This fighting led to another issue, spousal abuse. The Pepsi machine, not properly controlling his anger, knocks out the Coke machine with a shot to the power cord, giving a chance for the Pepsi machine to show another emotion: remorse. Pepsi was a jerk, but he had feelings. But we still lacked a resolution.

After time has passed, a maintenance man finds the Coke machine unplugged and plugs the machine back in. The Coke machine makes the first step toward forgiveness and offers the Pepsi machine a drink from her machine. The Pepsi machine accepts the offer and gives a drink to the Coke machine. She(Coke) tries the Pepsi, but finds it disgusting and spits the can out. The Pepsi machine becomes enraged and fires a can at the Coke machine. Once again a fight ensues and then we end with a fade to black. The resolution of the story being that this couple just won't learn to stop their bad habits.

The Work

There are only 10 weeks in a quarter at Cal Poly and only one computer for our group. I wasn't allowed to be in the class until the 2nd week, leaving only 9 weeks to create a project, learn the software, and work on the project. We were required to follow a tutorial which took up three weeks of class, leaving only 6 weeks to work on the project. By the end of the second week of class, I knew it was going to be a very tight schedule. So we started weeks ahead of certain class milestone deadlines and created our own set of milestones of when measurements would be taken, models would be completed, scenes would be finished, and animation segments would be finished. During the quarter there were unforeseen problems with file corruption and crashing computers. This combined with delays in certain milestones (models incomplete or without enough segments, and alpha channeling the video taking two weeks to complete) caused some very late nights. Some people accuse me of being a slave driver at times because I have to push people. In addition I had to employ many shortcuts that were not talked about in class, and even frowned upon by the teacher. To save rendering time, I would make cans fire without rendering the background, then later in After Effects add the cans firing on top of a still background. While rendering an animation in Electric Image is faster than many other rendering machines, it still takes an obscene amount of time to render compared to rendering video in After Effects. So I would take every opportunity I could to piece a scene together in After Effects. By the middle of the quarter I could see I would miss my goal unless I really pushed my self. For the last 5 weeks of the quarter, I would work weekdays from 11am to 3am. On the weekends I would work from 11am to 7am. The only time I would leave the lab was to sleep, pick up food, attend class, or work on a BMS skit. During the last week I sometimes would not leave. The process was long and exhausting yet fun because I was working towards something I cared about.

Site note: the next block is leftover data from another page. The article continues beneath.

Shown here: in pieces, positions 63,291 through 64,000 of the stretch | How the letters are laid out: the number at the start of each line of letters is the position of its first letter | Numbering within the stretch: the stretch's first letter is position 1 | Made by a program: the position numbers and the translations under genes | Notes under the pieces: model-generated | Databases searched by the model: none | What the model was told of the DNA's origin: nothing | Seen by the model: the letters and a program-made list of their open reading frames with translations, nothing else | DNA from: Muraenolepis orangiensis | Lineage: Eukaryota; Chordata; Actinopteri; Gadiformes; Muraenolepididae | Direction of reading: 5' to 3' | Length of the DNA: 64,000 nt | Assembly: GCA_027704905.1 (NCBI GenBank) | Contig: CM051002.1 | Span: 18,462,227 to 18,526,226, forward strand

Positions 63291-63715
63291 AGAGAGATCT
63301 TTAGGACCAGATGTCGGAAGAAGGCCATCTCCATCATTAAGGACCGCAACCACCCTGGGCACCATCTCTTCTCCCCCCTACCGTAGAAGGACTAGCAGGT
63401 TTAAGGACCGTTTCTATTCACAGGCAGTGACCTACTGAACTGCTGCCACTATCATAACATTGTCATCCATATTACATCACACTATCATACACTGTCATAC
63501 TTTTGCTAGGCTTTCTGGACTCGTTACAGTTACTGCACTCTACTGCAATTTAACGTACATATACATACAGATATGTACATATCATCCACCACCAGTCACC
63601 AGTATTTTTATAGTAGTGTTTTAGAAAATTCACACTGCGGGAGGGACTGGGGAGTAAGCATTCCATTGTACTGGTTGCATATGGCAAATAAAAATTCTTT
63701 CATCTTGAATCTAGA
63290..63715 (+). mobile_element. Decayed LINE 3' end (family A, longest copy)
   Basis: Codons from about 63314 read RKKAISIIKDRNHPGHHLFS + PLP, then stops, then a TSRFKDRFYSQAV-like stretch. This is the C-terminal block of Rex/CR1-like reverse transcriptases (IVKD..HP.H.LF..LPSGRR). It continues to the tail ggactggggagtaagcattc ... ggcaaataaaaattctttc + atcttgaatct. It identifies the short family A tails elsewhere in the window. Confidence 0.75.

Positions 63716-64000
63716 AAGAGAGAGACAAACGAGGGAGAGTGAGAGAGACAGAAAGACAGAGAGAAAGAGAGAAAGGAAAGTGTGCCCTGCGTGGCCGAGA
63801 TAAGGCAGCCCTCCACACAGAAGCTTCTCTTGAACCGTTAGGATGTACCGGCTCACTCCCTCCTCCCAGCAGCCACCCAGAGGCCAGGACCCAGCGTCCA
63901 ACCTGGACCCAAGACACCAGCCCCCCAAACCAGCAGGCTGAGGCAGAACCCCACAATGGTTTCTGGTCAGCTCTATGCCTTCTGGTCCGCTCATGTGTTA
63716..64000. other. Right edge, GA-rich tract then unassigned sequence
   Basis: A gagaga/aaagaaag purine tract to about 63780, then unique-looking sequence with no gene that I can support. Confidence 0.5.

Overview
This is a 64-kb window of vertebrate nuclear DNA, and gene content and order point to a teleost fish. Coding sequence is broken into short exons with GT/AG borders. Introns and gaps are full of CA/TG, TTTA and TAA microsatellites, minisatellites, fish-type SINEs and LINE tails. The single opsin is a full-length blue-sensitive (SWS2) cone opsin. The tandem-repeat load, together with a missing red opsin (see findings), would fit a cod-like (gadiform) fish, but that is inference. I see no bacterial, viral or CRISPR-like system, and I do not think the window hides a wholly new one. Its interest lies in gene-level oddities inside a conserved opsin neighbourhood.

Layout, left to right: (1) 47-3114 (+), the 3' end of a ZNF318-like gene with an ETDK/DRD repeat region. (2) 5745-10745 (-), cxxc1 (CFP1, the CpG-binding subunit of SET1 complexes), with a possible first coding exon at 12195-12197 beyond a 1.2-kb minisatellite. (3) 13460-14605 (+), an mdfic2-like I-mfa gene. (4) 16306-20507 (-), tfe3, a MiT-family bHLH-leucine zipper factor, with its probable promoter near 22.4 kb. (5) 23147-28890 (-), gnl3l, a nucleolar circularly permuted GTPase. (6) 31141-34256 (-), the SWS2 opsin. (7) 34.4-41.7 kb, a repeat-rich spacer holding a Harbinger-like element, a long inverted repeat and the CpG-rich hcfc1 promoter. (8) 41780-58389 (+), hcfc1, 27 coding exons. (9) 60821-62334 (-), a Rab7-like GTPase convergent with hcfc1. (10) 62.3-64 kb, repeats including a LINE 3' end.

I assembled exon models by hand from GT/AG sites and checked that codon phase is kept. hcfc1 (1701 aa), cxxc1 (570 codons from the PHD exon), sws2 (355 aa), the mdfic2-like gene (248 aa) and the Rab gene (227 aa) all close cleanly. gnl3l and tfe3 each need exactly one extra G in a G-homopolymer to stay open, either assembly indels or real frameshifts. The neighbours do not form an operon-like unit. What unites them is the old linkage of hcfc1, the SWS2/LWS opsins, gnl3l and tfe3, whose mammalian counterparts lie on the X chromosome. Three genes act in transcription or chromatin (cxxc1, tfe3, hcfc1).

The Reedit

After the quarter was over, we had a finished product, but I was not satisfied with it. Over the summer I worked for VERITAS Software in their Media Services department working on a radio program. Working there gave me an opportunity to have access to sound equipment. I used their sound equipment to completely redo all of the sounds: cans hitting the ground, walls, vending machines, the hum of the vending machines, footsteps, and human voices. I also played with the volumes of sounds. The volume of the machine hum would get louder on closer camera angles and a sound track was added to the intro to give a final touch. In addition to sounds, the show was cut marginally and some of the camera cuts were made smoother. I no longer had access to the animation program, only to the final video. I used Adobe After Effects with frame blending to slow down and speed up the flashing of the Coke machine as she dies and changed the order of some cuts.

Technical Challenges

Live Woman

Adding live action to an animated scene is difficult to do, especially without the right equipment. Using the program Adobe After Effects, one can "key out" and create an "alpha channel" based on one color or a group of colors in a video. After the alpha channel is created, the alpha channel can be replaced with other video or in our case an animated background. To properly create an alpha channel, one would want the actor to stand in front of a background that is of one color. This one color is usually a backlit bright green because bright green is usually not close in color to a person or a persons cloths so the person strongly stands out from the back ground. It was especially difficult in our case to create an alpha channel because we lacked the proper lighting and back ground. The best location I could find was the architecture departments photo lab. The problem with the photo lab was the lack of a large solid backlit color. There are two problems when the background is not large and not back lit. When the background is small, the actor has to stand closer to the background. Standing closer to the background makes the shadows stand out. Shadows are bad because it creates more colors in the background. If the background were backlit, then standing closer to the background wouldn't have been as much of an issue because the shadows would stand out. The backlit screen also eliminates another problem of the lights creating strong spots where the light is stronger in the middle and gradually fades off. These spots create more colors and make keying more difficult.